Jim Ryan - Carrauntoohil & MacGillycuddy's Reeks: A Walking Guide to Ireland's Highest Mountains

The Collins Press, Cork, 2006. ISBN: 1905172338. 141 pp. Price: €20.

Reviewed by Paul Tempan

MacGillycuddy's Reeks, Ireland's highest mountains, offer magnificent scenery and plenty of challenge to walkers and climbers alike, so it is no surprise that the Reeks, along with the other mountains around Killarney, have been the subject of several guidebooks over the years. To the best of my knowledge, The Mountains of Killarney (Dundalgan, 1948) by J. C. Coleman was the first guide devoted completely to walking and climbing in the area. More recent publications include John Murray's guide which was accompanied by the first 1:25,000 map of the area (Dermot Bouchier-Hayes Commemoration Trust, 1990), and the Hillwalker's Guide to Carrauntoohil and Macgillycuddy's Reeks (Higgisson, 1999) by Seán Higgisson, who has also written a guide to Mangerton and its environs.

The Reeks dominate Harry Mulholland's Guide to Ireland's 3000-foot Mountains (Mulholland, 1988) as well, as no less than 9 out of the 12 peaks concerned are in this corner of Kerry, and the range also features prominently in a number of other guides with a wider brief, such as Claude Wall's pioneering book, Mountaineering in Ireland (MCI, 1930); Seán Ó Súilleabháin's Southwest of Ireland in the Irish Walk Guide series edited by Joss Lynam (Gill & Macmillan, 1978); The Hills of Cork and Kerry by Richard Mersey (Gill & Macmillan, 1987); Kevin Corcoran's Kerry Walks (O'Brien, 1992), aimed at the walker with an eye for nature; Barry Keane's The Iveragh Peninsula (Collins, 1997); and Munster's Mountains by Denis Lynch (The Collins Press, 2001), these last two written with the more adventurous mountaineer in mind.

A welcome new addition to the library, and a valuable asset to have in your rucksack, is Jim Ryan's Carrauntoohil & MacGillycuddy's Reeks - A Walking Guide to Ireland's Highest Mountains (The Collins Press, 2006). Ryan is a civil engineer based in Cork. He is a keen mountaineer with a passion for geology, and has also written a guide to Aconcagua, the highest peak in the Andes.

With so many other books already in print, one might wonder whether there is anything left to say about the Reeks, but Ryan's guide manages to cover plenty of new ground. It comes in a robust hardback format, is well illustrated with colour photographs and runs to 141 pages. As well as describing 20 walks in the Reeks, it also has information on geology, climate, wildlife, ecology, history, people and other aspects of the area (though I would have liked to see a section on the history of mountaineering in Kerry, such as accounts of early ascents by Isaac Weld and H. C. Hart). Hill-walking in Ireland has grown and developed enormously over the last couple of decades, and this book responds to the demand for guidebooks with more detail and a greater variety of routes. It also takes account of technological developments: GPS references (altitude in metres and 10 figures co-ordinates) are used throughout in the route descriptions. This is of great help in locating key points on walks, such as good places to cross rivers or the narrow gap on the eastern flank of Carrauntoohil called the Heavenly Gates. It can also come in handy for spotting sometimes precious parking places, where you will not inconvenience local residents and farmers. Certain points of interest, such as the ancient rock art depicting a fish, located at the foot of Broaghnabinnia, would be very difficult to pin-point without GPS co-ordinates or local knowledge. I certainly missed the fish on two previous visits, so I look forward to seeing it the next time, now that I know what to look for, and where.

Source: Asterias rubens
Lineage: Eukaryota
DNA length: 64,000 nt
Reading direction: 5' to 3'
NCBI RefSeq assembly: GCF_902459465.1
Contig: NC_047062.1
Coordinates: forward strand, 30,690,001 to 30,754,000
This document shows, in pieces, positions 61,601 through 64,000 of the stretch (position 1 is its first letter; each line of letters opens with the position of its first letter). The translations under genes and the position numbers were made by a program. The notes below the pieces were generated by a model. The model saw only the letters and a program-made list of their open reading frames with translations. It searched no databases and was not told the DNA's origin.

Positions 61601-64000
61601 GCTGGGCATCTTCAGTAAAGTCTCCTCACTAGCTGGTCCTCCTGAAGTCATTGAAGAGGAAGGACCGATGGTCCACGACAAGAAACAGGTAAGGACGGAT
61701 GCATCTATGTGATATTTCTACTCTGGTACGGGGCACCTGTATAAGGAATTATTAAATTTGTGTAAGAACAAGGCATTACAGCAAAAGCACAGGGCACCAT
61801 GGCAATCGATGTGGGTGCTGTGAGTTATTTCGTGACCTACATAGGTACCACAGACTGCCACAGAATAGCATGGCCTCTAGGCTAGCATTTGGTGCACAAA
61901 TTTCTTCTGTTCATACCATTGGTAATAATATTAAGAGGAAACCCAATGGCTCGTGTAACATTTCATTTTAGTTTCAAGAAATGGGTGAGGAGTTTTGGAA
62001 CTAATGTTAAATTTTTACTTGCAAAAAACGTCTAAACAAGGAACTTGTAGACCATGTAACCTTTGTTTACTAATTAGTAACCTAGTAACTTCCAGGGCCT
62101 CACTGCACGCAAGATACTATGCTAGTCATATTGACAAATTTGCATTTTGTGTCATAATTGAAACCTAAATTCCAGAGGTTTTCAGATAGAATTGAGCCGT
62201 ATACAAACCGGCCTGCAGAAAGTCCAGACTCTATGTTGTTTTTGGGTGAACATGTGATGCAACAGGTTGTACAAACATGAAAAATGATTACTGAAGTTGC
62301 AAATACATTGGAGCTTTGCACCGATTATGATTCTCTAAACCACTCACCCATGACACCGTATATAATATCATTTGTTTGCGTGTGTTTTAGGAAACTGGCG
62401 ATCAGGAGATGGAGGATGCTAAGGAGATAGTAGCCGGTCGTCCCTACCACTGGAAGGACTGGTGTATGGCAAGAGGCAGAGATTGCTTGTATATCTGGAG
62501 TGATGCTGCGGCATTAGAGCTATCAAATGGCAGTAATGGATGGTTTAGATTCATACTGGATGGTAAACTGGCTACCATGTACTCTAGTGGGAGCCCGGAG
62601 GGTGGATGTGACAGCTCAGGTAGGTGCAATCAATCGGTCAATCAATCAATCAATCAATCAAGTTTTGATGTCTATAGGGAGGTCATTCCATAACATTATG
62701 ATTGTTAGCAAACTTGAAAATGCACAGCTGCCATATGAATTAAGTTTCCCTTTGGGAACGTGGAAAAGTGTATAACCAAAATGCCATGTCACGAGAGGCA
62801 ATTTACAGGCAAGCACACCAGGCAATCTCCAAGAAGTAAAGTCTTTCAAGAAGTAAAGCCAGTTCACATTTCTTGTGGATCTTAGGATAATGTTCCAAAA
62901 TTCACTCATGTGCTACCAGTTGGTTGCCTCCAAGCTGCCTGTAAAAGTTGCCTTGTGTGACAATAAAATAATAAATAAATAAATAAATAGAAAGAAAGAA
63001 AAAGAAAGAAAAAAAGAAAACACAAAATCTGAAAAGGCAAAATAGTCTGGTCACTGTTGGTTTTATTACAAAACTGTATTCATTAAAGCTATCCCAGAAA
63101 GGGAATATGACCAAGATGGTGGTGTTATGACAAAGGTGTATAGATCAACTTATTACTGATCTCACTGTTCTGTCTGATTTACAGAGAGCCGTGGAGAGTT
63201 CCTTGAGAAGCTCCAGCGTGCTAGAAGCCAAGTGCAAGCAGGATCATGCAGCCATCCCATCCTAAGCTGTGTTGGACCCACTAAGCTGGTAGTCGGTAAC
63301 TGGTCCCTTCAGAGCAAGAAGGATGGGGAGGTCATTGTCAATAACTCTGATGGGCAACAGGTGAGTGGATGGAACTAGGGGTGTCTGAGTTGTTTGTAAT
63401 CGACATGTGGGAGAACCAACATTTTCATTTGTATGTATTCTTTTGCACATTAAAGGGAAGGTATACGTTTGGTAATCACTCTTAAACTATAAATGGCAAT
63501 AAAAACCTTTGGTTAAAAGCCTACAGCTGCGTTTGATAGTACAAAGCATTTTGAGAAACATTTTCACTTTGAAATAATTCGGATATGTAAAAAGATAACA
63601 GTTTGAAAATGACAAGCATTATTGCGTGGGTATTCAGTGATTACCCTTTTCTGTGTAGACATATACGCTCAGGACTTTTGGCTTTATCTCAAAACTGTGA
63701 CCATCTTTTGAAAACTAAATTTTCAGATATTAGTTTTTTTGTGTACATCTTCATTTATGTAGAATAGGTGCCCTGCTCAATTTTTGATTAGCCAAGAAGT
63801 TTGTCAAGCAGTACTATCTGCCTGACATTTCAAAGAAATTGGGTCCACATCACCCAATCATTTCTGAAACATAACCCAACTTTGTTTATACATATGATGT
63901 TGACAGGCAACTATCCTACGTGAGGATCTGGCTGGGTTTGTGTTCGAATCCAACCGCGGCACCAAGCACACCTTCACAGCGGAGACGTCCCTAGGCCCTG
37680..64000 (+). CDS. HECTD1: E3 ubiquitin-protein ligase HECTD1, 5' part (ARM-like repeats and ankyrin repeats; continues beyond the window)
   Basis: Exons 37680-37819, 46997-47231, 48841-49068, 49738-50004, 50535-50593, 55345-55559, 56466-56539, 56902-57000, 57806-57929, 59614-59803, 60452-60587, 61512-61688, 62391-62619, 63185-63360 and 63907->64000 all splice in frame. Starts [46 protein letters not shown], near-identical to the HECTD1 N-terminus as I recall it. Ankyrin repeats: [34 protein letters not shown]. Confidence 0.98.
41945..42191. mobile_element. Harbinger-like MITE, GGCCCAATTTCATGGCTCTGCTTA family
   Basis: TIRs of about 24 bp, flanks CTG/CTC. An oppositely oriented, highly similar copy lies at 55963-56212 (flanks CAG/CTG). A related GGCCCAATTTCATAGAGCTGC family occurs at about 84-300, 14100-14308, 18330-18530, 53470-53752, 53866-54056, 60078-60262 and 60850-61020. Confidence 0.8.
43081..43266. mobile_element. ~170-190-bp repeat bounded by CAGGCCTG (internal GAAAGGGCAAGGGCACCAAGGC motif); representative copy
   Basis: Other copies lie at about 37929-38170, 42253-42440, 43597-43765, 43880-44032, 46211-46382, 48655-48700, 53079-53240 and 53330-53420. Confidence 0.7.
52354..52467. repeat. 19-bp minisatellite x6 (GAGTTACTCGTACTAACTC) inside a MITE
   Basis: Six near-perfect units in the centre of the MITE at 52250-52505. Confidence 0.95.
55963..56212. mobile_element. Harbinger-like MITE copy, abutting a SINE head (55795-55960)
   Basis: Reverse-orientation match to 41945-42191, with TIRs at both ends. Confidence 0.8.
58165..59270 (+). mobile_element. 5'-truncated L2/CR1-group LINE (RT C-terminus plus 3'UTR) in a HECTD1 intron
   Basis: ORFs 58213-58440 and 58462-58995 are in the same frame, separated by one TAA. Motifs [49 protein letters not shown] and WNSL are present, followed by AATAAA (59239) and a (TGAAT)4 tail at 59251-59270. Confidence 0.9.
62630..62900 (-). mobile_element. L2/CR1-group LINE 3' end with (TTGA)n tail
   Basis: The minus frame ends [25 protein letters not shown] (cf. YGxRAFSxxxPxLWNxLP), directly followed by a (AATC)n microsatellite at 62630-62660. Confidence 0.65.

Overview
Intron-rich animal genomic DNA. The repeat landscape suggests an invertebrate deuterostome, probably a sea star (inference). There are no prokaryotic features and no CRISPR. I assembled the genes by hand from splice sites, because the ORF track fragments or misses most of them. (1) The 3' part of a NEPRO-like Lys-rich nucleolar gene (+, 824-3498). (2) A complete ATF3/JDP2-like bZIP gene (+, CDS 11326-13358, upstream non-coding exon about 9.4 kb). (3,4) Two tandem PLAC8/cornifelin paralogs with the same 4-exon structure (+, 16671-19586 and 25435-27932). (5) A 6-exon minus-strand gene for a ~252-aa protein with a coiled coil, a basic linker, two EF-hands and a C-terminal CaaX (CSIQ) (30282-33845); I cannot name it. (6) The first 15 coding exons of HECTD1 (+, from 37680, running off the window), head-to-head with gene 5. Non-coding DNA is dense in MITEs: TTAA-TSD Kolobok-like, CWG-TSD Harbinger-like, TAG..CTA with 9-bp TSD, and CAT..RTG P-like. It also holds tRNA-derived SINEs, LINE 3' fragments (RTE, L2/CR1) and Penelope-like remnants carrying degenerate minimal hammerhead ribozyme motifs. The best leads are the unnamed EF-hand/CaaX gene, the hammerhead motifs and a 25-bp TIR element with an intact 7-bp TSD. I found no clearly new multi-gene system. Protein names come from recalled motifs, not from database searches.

Having climbed Carrauntoohil myself more than 20 times, and having traversed the whole Reeks ridge twice, one of the things that I appreciate most about this book is the fact that there was still a good deal of information which was new to me, particularly on routes. The only route of the twelve in John Murray's excellent guide which I have not tried out is the Derrycarna Horseshoe, but there are several more described by Ryan which I can look forward to, such as the Black Mare (a steep path climbing out of the head of Coomloughra), and the Cummeenagearagh gully leading to Beenkeragh.

I was in Kerry in mid-November and climbed Carrauntoohil again. There were three of us on the walk and we used the guide to try out another of these unfamiliar routes, namely the ascent by the Zig-Zags (Bóthar na Gíge). With the help of the precise description and co-ordinates in the book, we were able to pick up the start of the path as it branched off the Devil's Ladder (Ryan warns that it is faint at the start, but that it becomes clearer after a while). Soon we were winding confidently up the Zig-Zags, which brought us out near the summit of Cnoc na Toinne. We then descended to the saddle at the top of the Ladder. From here we climbed Carrauntoohil and descended via the Heavenly Gates. The route via the Zig-Zags added between 30 and 45 mins to our total time, but it was an interesting variation and a good deal more stable than the Devil's Ladder. (See contributions by denise-vosges on Cnoc na Toinne and Carrauntoohil for further details of this walk.) In terms of route accuracy, I have to give the book full marks. Having such reliable information to enable a new ascent of an already familiar mountain adds greatly to the pleasure of hill-walking. The routes seem to be accurately described and categorised in terms of difficulty, so far as I have been able to judge. Categorisation is something of a weakness of Higgisson's guide to the same area, as it understates the challenge of certain routes. Ryan also gives plenty of sound safety tips, including safe descents, escape routes and practical advice about specific dangers on certain routes. It is good to see, for instance, a section headed "Do's and Don't's on the Devil's Ladder".

The standard is patchier in the sections giving background information on the Reeks. The author is in his element in the chapter of geology, and his concern for the area comes through in the sections on the people of the area and its future. It is heartening to see that the book got the support of the landowners of Carrauntoohil, who seem to be well disposed towards walkers, to judge by a photo showing their cheerful, smiling faces. Ryan suggests that the "obvious future [of the Reeks] is as a national park. The national park status would safeguard the land as an area with free access to all." He mentions an action plan proposed in 2005 by the Beaufort Community Association which envisaged improvements such as facilities and an expanded car-park at Lisleibane, as well as badly-needed measures to control erosion on the Devil's Ladder. Although this was not initially approved by Kerry County Council, I see that a new plan for a car-park and footbridges in the Hag's Glen has been granted funding by the Department of Arts, Sport and Tourism in September 2008.